WiFi Takes Off at Vermont’s Visitor CentersVisitors and Vermonters who travel the interstate system are connected better than ever before to work, friends and family as they travel through Vermont. A stop at many of Vermont’s visitor centers now allows travelers to access the Internet via a fast and reliable broadband connection.On November 14, 2007, Governor Douglas inaugurated free WiFi service at state visitor centers announcing that “Travelers using our major roadways can now use wireless Internet service free of charge. This advancement of my E-State Initiative will make this resource more valuable for business people, tourists and all those who use our highways.”Since May 2007 the State has seen a 1298% increase in WiFi usage by travelers.The initial setup of WiFi services at Vermonts visitor centers has been funded through ConnectVermont, a program managed by the Vermont Agency of Transportation and the Vermont Agency of Commerce & Community Development that aims to make traveling in Vermont safer and more convenient. Senator Patrick Leahy has secured $15 million in federal funding to allow the State to expand traveler services, enhance broadband Internet access and attract more visitors to Vermont through various ConnectVermont activities.More information about these projects is available online at www.connectvermont.com(link is external).Times have changed at Vermont’s visitor centers. While we used to see travelers stop to use our facilities now it is common to see them linger longer while sitting in a Vermont Folk Rocker and access e-mail or connect to work as they pass through the state said Ed von Turkovich, Director of the States Information Center Division. “Our usage is up dramatically and it is now common to see our visitors, who while commuting stop in to use the visitor centers as a temporary office,” said von Turkovich.Installing WiFi access at all state-operated information centers was a component of the Governors E-State Initiative to provide high speed Internet capability and mobile phone coverage to Vermonters in every community. “Providing High Speed Internet access to our visitors is one important piece of the puzzle” said Mary Evslin, Board Chair of the Vermont Telecommunications Authority. “Connecting Vermonters is critically important to the Governor’s initiative and to the State’s interest in ensuring that we have a comprehensive architecture of connectivity in place by the end of 2010.””For visitors to Vermont it sends the right message” said Al Levy of Summit Technologies the firm responsible for building the WiFi system on the interstate. “The world is moving at an ever-accelerating pace to connect itself via an ever-expanding world wide web. It only makes good sense that in Vermont visitors to our state know Vermont is following the same path,” said Levy.The State plans to continue expanding WiFi coverage at its visitor centers over the next 18 months. The State also plans to provide marketing opportunities to businesses looking for exposure on the State’s WiFi web portals located at visitor centers where WiFi has been installed. Businesses interested in exploring how they can benefit from this opportunity should contact Al Levy at Summit Technologies at 802-846-3030 x222 or firstname.lastname@example.org(link sends e-mail)# # #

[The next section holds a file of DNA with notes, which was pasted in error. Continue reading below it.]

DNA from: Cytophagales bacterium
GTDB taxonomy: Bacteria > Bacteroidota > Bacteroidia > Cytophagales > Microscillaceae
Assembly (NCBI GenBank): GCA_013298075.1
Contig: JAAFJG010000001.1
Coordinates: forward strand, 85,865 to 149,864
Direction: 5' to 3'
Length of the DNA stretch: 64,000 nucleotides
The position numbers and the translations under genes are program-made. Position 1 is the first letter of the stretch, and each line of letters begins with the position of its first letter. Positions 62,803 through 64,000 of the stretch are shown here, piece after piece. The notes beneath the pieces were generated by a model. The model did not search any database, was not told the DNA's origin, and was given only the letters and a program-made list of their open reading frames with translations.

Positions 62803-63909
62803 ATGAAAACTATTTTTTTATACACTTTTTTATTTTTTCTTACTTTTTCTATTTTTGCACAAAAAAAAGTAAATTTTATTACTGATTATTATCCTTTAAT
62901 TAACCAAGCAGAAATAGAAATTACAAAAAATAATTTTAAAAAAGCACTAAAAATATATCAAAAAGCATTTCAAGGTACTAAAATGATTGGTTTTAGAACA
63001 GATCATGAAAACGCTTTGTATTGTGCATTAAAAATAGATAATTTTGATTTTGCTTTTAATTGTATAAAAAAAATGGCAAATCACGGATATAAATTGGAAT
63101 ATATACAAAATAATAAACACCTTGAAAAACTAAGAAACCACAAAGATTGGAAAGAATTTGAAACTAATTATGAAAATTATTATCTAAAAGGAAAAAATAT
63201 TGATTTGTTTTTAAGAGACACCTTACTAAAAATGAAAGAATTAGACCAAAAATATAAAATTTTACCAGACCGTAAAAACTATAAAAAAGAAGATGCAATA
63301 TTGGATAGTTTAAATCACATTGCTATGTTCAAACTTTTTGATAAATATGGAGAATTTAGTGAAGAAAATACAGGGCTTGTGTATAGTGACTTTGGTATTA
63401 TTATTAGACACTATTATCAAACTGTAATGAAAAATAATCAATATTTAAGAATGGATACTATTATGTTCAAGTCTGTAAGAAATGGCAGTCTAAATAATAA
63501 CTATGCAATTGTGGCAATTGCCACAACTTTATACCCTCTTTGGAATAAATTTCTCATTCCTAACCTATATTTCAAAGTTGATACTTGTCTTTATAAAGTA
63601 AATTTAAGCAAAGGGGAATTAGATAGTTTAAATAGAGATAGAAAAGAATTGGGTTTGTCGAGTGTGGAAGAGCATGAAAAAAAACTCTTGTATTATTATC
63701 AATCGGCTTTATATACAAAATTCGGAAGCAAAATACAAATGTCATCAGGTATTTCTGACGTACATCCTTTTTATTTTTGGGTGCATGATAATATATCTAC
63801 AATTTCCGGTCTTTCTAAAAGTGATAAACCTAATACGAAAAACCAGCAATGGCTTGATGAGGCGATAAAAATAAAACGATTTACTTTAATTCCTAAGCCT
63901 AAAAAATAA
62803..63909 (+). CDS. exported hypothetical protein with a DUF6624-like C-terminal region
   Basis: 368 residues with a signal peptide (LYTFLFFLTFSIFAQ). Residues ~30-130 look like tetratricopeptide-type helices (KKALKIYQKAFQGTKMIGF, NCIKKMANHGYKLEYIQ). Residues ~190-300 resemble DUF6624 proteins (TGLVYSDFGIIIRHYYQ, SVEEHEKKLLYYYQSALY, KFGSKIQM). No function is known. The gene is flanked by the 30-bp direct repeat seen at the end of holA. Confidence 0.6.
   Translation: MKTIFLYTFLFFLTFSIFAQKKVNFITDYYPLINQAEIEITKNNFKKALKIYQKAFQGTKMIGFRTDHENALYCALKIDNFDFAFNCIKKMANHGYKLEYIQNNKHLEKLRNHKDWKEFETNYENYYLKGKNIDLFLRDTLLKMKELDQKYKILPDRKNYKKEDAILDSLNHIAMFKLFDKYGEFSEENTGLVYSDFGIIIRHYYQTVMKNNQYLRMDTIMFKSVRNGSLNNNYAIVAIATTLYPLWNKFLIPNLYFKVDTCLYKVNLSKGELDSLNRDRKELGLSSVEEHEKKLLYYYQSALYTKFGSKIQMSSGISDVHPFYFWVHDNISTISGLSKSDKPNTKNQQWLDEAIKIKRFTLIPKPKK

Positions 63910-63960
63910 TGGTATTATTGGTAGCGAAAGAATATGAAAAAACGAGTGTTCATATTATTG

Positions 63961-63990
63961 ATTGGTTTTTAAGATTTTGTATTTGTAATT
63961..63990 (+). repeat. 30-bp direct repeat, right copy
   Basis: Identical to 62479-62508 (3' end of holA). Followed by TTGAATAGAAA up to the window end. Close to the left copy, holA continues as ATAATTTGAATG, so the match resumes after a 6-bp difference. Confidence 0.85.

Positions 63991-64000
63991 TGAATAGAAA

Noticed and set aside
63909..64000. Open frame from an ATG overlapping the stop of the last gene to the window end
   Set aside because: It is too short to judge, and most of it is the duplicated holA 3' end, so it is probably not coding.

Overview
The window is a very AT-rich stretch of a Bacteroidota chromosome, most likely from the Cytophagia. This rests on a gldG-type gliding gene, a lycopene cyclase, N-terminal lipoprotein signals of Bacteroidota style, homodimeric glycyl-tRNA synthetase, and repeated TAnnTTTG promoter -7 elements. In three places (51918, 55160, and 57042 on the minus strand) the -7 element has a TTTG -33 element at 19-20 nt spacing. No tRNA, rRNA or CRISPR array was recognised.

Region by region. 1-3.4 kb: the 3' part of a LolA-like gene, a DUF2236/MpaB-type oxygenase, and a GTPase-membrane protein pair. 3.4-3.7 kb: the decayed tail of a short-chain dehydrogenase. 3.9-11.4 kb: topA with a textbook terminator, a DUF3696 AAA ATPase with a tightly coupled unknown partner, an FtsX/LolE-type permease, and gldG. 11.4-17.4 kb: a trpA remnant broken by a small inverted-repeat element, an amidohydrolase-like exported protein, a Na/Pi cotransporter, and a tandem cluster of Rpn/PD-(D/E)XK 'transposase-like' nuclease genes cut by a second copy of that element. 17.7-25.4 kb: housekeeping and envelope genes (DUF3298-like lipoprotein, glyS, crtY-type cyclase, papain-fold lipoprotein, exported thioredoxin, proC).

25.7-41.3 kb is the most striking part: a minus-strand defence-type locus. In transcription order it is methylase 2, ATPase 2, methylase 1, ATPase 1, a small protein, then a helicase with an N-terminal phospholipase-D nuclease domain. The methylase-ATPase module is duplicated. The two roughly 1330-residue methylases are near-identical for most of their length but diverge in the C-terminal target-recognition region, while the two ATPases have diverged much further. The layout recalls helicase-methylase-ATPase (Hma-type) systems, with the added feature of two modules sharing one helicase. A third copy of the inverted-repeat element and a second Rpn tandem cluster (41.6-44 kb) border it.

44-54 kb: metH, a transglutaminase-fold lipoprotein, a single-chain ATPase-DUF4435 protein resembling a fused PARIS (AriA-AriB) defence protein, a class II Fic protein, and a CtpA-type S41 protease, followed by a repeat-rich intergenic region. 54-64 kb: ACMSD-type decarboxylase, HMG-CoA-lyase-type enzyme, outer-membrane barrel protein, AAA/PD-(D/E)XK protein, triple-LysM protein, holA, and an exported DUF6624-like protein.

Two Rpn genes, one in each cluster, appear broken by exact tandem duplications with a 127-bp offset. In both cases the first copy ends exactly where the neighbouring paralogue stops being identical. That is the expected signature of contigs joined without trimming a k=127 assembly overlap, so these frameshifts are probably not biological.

A new online resource for transgender students facing discrimination and homelessness came from an unlikely source: one USC student’s blog on Tumblr, a popular social media website.Listings · Anyone can offer housing to transgender people through the website, which was created by a gender studies major. People from as far away as Australia and the United Kingdom have started using the site. – Photo Illustration by Razan Al Marzouqi | Daily Trojan Dylan, a junior majoring in gender studies who asked his last name remain anonymous, said the idea for his website, called the Transgender Housing Network, came from browsing Tumblr.“I noticed that many of the people I followed on Tumblr who identified as transgender needed a place to stay for a night or more, and I thought that it would be fantastic and convenient to have an aggregate of these listings all in one place,” Dylan said.Vincent Vigil, director of the LGBT Resource Center, said the blog is not only a good resource for transgender students, but also a way for them to network and socialize without the fear of discrimination.“The website clearly illustrates how LGBTQ people are being discriminated [against] and kicked out of their families,” Vigil said. “Two people might have trouble finding housing and are able to connect with each other to share their experiences on the site.”Dylan said he hopes to encourage USC students, regardless of their gender identity, to post on Facebook or THN as long as they are willing to host transgender individuals who need a place to stay.“Any USC student who is willing to host someone should try to educate themselves about transgender issues and be the best ally possible to whoever they are hosting,” Dylan said. “THN is trying to create safe spaces for transgender individuals, especially if they are struggling with homelessness and similar issues.”The services of THN are exclusively for those who identify as transgender, although anyone is able to offer housing through the Tumblr page.Despite the praise the site has received, THN faces some struggles. Currently, Dylan is the only one running THN. And with a part-time job, a spot on the Trojan Marching Band and a full course load scheduled for the fall, it is hard for him to dedicate enough time to running the site.“These issues could be overcome if I had more people involved in the organization, but this is also difficult because I really, truly want to make sure that everyone directly involved with the network is transgender,” Dylan said.Mellissa Linton, executive director of the Queer and Ally Student Assembly and a junior majoring in American studies and ethnicity and English, also said the transgender community is more often neglected than other groups in the LGBTQ spectrum.“Since trans are most often neglected in the queer movement, the website provides a safe place to build a network and community,” Linton said, “They are often subjected to violence on the streets [without a place to stay].”Another obstacle is that many LGBT organizations are not equipped, prepared or willing to take necessary steps to make transgender students welcome and safe.“Although the ‘T’ is included in the LGBT acronym, it is unfortunately often forgotten. My hope for THN is to not only build trans allies and help cisgender people [one who is not transgender] become better allies, but to build something within the trans community that really specifically caters to the needs of trans people,” Dylan said.In the future, Dylan said he hopes to make THN a non-profit organization.“This [non-profit status] would allow us to accept donations and thus pay for a number of services, like web hosting and web design, as well as a number of other things,” Dylan said.